by Stan Bennett

by Stan Bennett

Thursday, March 27, 2014

Battle Weary

In Caught in the Pulpit, Leaving Belief Behind, Linda LaScola writes of the liberal pastors who do not believe in the literal miracles of the Bible, including the resurrection of Christ, but that the metaphor in these stories have value. Liberal ministers don't like to be lumped in with fundamentalist christians by atheists. In fact, they find fundamentalism to be as abhorrent as atheists do.  (p. 152).

Like the ministers mentioned in her and Dan Dennett's study, I have disliked being caught between the fundamentalists and the atheists, sometimes having to fight a battle on two fronts, especially when I have mostly agreed with other atheists. 

I'm really tired of conflict. I spend a great deal of energy trying to reason with unreasonable people, and I'm talking mostly about my fundamentalist friends, although I've encountered some atheists who were so angry at any religion that there was no way for a minister to have real conversation with them (not all atheists, but a few--I also know and appreciate atheists who show me respect as well as friendship). 

These battles... they aren't what I want to spend my time on and they tend to define me in ways that are not accurate. I'm sick to death of trying to defend a god that makes no sense, but neither do I want to spend my time arguing against its existence.  

Honestly, I have a difficult time categorizing myself.  If I have to have a label I guess it's agnostic. I can't accept the image of the all knowing, violent but benevolent daddy of the heavens.  But I still think there is a spiritual component to life, and I'd like to be able to inch my way through the darkness to find out what that really is, assuming it exists.  And I'd like to do it without having to defend myself against multiple opponents, many of whom I feel some sympathy for.

I want to convalesce for a while. Is that possible? Would loved ones and enemies alike allow me a little respite?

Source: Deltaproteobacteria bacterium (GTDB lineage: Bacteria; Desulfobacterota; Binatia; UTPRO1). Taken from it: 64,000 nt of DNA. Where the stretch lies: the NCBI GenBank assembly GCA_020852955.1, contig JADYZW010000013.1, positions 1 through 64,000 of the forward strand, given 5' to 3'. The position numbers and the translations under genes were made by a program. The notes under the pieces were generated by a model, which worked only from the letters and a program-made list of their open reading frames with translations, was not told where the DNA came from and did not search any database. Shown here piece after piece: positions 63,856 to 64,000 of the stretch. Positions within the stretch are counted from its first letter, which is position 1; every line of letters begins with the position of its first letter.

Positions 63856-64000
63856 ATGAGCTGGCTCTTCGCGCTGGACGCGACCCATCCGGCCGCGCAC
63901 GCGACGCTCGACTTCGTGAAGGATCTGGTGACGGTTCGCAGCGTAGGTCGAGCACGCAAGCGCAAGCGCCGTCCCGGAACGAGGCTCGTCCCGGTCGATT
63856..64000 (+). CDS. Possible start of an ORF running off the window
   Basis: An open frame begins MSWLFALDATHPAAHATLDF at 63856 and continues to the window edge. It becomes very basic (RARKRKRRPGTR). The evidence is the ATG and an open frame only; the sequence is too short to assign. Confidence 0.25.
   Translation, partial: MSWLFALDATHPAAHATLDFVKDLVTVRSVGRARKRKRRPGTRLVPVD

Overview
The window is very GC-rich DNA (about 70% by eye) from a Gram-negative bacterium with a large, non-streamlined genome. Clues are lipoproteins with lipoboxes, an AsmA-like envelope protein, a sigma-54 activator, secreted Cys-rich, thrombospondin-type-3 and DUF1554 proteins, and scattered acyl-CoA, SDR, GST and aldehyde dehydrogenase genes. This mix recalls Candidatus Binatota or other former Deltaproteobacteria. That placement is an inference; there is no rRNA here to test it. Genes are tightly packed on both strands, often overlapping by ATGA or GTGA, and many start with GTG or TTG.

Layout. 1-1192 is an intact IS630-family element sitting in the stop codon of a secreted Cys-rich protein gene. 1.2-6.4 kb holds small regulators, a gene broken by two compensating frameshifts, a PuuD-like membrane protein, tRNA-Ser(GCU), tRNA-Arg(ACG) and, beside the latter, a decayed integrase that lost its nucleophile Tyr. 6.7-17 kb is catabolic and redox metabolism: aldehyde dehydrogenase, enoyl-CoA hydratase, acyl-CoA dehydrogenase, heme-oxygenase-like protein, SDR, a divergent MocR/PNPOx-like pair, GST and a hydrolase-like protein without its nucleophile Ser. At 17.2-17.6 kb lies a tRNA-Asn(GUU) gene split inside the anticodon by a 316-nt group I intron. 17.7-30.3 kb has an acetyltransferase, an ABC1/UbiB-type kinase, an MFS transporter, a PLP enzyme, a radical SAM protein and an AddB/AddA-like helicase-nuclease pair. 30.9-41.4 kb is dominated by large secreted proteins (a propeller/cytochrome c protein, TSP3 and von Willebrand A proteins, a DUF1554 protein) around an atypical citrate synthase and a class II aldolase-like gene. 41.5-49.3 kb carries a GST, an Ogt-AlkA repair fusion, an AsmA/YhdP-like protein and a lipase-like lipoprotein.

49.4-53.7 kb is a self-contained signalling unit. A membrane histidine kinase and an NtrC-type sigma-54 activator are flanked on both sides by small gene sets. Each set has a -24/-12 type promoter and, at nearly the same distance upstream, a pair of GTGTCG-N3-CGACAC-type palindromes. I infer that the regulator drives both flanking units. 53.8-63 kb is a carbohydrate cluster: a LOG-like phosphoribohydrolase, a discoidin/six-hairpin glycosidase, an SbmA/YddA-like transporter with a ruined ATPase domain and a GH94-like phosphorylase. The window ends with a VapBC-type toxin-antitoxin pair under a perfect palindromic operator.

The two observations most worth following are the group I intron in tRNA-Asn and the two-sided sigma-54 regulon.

I want to sit in the dark away from all the rage and craziness and violence  and have some quiet.  But I'm also tired of being alone, so could I have some people around me who are gentle and like to talk and have music and would look at art with me? 

I wouldn't do it for the rest of my life. I still have some gas in the tank, and I think there are things to be done. Churches are collapsing and I'd like to help speed up that process because I think they need to go away. Truthfully, most fundies are victims of the culture, and are prey to the psychopaths who use religious superstition to oppress them.  I'd like to help the victims if I could and bring down some of those psychos, and when I say bring them down, I don't mean ridicule them.  I mean bring them down. And yes, that would require some battle, which I would be happy to do. Plus, I'd like to help other pastors who are trying to find their way out, as I am. 

But after I've recuperated.  

However, there's something else that kindles the fire in my belly. A few years ago, I wrote a paper on human trafficking, and I've never been able to quit thinking about it. In fact, more of our society is becoming aware of it.  It's so wrong yet quite difficult to address effectively because it's such a big issue, overlapping with other issues like immigration, prostitution laws, and poverty. I'd like to throw in with those who are already working on this problem and I'd like to work for the day when all slavery has disappeared. 

I'm talking about new battles when I meant to address my need for peace. but I see that I still feel some passion and I still have reasons for which I would jump into the fray to make things better.    

But for the moment, I need some quiet.  Just a little rest. And if I should need to come back slugging, I can do it, if it's for the right reasons.  

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